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Sayings in English that seem odd in Polish?


shewolf 5 | 1,077  
29 Jan 2007 /  #1
Here's a question for anyone who speaks Polish and who learned English later in life. What did you first think when you heard English sayings like "as easy as pie" or "it's no picnic" or "it's no day at the beach"? Are these sayings also found in Polish or do they seem weird? Are there any English sayings that you can think of that sound weird or don't make sense?

Here's another saying "a pie in the sky".
krysia 23 | 3,057  
29 Jan 2007 /  #2
How about "Bone to pick" or "sitting on pins and needles"
globetrotter 3 | 106  
29 Jan 2007 /  #3
As right as rain
Pleased as punch
Ship shape and Bristol fashion
Sick as a parrot
mad as a hatter

The list is almost endless....
Zgubiony 15 | 1,554  
29 Jan 2007 /  #4
Hotter than a fresh fcuked fox in a forrest fire...southern style :)

.....but really, no one says this :)
Amathyst 19 | 2,702  
29 Jan 2007 /  #5
Hmmmm....not something that would come in to conversation in England Mr Z....

Nice as pie
pig sick
The cat that got the cream
Working like a pit pony
Out of the frying pan into the fire
OP shewolf 5 | 1,077  
29 Jan 2007 /  #6
Thanks everyone. Those are all funny. :)
GRUBBY  
12 Dec 2007 /  #7
hI i AM LOOKING AT GETTING A TATTOO IN POLISH ( TO RESPECT MY GRANDPARENTS) SO IF THERE IS ANY ONE THAT COULD GIVE ME THE SCRIPT OR LET ME KNOW WHERE TO GET IT THAT WOULD BE GREAT
Gosiaa 2 | 89  
12 Dec 2007 /  #8
Pikuś - means its easy
blackadder 1 | 114  
12 Dec 2007 /  #9
little off topic,but it's close enough...
english word thank you very much in croatian sounds like tank is chasing a big cat
so don't talk too fast english in croatia,people might get confused,maybe call for some AT support to save a little kitten:)
gosiaczek 1 | 85  
12 Dec 2007 /  #10
and who learned English later in life

does it make any difference? my 17-year-old cousin, whom I teach english, always asks why english speakers have so strange sayings. the answer probably is that each nation (society?) has developed certain way of conceptualising world and the sayings often reflect the way the perceive it.

personally, I often wonder if "not my cup of tea" has something to do with the tradition of drinking tea:) I never use this one, although I know the meaning because it seems strange to me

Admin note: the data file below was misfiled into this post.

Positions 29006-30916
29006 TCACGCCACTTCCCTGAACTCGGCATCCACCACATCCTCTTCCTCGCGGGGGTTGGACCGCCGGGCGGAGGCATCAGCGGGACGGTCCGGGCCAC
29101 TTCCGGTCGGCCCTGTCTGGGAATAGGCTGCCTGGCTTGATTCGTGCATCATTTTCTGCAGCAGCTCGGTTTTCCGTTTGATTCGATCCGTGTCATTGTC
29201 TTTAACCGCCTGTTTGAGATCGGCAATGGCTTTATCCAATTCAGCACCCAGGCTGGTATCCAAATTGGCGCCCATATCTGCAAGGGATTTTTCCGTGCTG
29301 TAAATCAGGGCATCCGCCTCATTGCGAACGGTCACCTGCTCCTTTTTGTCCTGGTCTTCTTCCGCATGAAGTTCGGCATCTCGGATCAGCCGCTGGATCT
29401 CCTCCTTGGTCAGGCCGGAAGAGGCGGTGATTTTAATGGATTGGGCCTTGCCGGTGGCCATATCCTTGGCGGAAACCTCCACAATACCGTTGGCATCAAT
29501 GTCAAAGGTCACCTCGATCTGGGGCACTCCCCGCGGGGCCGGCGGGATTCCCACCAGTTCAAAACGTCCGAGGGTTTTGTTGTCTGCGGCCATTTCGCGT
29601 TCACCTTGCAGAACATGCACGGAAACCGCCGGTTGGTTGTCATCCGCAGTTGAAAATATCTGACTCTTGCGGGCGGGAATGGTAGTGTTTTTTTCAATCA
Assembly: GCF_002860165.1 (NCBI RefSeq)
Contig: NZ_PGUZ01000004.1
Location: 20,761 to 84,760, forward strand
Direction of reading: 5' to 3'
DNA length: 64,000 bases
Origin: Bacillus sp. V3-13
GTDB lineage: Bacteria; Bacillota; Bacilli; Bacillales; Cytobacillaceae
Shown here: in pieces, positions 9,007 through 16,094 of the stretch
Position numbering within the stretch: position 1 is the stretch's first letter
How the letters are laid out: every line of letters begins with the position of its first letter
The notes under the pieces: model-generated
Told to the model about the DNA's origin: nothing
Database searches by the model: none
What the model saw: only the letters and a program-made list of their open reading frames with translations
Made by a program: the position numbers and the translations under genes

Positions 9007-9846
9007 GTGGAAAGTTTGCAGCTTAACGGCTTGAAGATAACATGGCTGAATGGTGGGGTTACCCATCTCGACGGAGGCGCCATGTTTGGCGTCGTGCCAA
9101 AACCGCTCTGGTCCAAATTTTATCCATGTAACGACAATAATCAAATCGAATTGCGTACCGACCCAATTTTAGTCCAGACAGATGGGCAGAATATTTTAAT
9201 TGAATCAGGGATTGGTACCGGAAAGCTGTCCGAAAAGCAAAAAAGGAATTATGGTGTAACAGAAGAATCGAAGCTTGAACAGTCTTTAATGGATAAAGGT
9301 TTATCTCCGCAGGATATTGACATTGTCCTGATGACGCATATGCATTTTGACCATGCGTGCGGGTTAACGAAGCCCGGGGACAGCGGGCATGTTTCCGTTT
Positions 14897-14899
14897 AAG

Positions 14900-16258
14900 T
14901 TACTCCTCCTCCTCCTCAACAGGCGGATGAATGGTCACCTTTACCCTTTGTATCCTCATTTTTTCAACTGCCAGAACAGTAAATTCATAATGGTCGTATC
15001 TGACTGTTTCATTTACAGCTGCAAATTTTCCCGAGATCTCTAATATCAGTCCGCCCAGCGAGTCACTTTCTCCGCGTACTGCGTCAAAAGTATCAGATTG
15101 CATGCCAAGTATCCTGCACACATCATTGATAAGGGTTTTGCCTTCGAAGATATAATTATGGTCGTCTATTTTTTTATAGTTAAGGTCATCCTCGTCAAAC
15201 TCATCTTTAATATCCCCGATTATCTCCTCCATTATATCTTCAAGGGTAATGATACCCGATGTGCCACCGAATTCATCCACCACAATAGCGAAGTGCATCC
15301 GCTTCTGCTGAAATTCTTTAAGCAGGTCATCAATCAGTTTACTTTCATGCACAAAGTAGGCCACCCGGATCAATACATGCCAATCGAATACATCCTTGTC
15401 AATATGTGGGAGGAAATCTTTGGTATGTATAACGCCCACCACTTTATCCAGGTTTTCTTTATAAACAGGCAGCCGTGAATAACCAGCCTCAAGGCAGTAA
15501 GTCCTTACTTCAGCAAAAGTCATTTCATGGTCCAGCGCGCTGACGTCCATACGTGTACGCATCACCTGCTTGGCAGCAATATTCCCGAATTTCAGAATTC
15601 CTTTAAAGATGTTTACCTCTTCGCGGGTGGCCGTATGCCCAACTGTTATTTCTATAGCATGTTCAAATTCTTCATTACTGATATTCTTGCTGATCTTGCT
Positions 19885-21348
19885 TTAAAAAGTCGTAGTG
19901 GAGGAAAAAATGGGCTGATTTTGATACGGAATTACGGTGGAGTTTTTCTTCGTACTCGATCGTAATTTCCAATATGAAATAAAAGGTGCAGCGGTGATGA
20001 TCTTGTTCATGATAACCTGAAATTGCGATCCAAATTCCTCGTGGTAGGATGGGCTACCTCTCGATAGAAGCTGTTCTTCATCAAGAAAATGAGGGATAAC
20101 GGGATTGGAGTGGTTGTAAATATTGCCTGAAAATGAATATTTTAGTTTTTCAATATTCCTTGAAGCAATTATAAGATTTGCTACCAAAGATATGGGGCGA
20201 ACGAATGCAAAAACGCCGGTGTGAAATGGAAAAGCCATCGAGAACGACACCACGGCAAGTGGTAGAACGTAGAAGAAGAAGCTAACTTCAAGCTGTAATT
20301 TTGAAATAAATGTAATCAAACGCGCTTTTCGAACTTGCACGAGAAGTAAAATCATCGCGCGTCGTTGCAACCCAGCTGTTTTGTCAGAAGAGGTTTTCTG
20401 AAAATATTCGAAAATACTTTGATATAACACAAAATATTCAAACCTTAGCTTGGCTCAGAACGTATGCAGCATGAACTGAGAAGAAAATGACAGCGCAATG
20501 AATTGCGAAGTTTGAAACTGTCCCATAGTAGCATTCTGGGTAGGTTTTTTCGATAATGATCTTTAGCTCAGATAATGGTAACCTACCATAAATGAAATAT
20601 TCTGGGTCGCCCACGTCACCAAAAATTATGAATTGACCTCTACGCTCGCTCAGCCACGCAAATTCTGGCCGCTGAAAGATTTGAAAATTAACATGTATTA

ShelleyS 14 | 2,893  
12 Dec 2007 /  #11
rootsweb.com/~genepool/sayings.htm Here are a few more English sayings along with their explinations. :)
Irisheyz77 3 | 44  
16 Dec 2007 /  #12
lso don't talk too fast english in croatia,people might get confused,maybe call for some AT support to save a little kitten:)

*laughs*

Good to know though if I ever go to croatia.....I am a fast talker....considered so even by native English speakers.
dtaylor 9 | 823  
16 Dec 2007 /  #13
chewing on a badly rolled kebab.........ill give points to anyone who can think of the meaning:P
plk123 8 | 4,150  
15 Jul 2008 /  #14
"not my cup of tea"

most americans drink coffee not tea but the saying is quite popular here.

:P

forget the points, just pass it on anyway. :D
Sasha 2 | 1,083  
16 Jul 2008 /  #15
little off topic,but it's close enough...
english word thank you very much in croatian sounds like tank is chasing a big cat

Heh... :) I've never thought of it before.
Marek 4 | 867  
16 Jul 2008 /  #16
Sitting on pins and needles = Siedzic na szpilkach (the Polish has eliminated the needles and kept only the pins -:) Compare Yiddish-English: I'm sitting on shpilkes.
puercoespin - | 129  
16 Jul 2008 /  #17
to knock somebody up
e.g. sledz knocked krysia up :)
Barney 15 | 1,472  
17 Jul 2008 /  #18
"A bee in a bottle" is a good description of an ineffective usually young rent-a-mouth.
"Rent-a-mouth" (that is an other one) someone with a half baked opinion on everything and a full baked opinion on nothing
Marek 4 | 867  
17 Jul 2008 /  #19
I meant 'siedziEć na szpilkach' -:)
SeanBM 35 | 5,808  
17 Jul 2008 /  #20
This isn't a saying, I just never looked at the word before I was teaching it to Poles several years ago, the word is butterfly, simple enough until a student exclaimed butter fly????
Bondi 4 | 142  
20 Jul 2008 /  #21
Illogical sayings like “stone cold” instead of “ice cold” do me head in. ;o)

But I like the funny ones: “he dropped his guts” (i.e. he farted), “piece of piss” (i.e. “peace o’cake”, easy) etc.
Marek 4 | 867  
21 Jul 2008 /  #22
Preferrably a 'piece', and not 'a piss' of cake.-:) LOL

At least Hungarians don't have the same burden of comical pronunciations because of long vs. short vowels (for that matter consonant quality) as do our Spanish-speaking neighbors. Recently, I was asked in class about the meaning of the famous 'Gothic bowel movement'. Thought I would crack up with laughter, which luckily, I managed to surpress.

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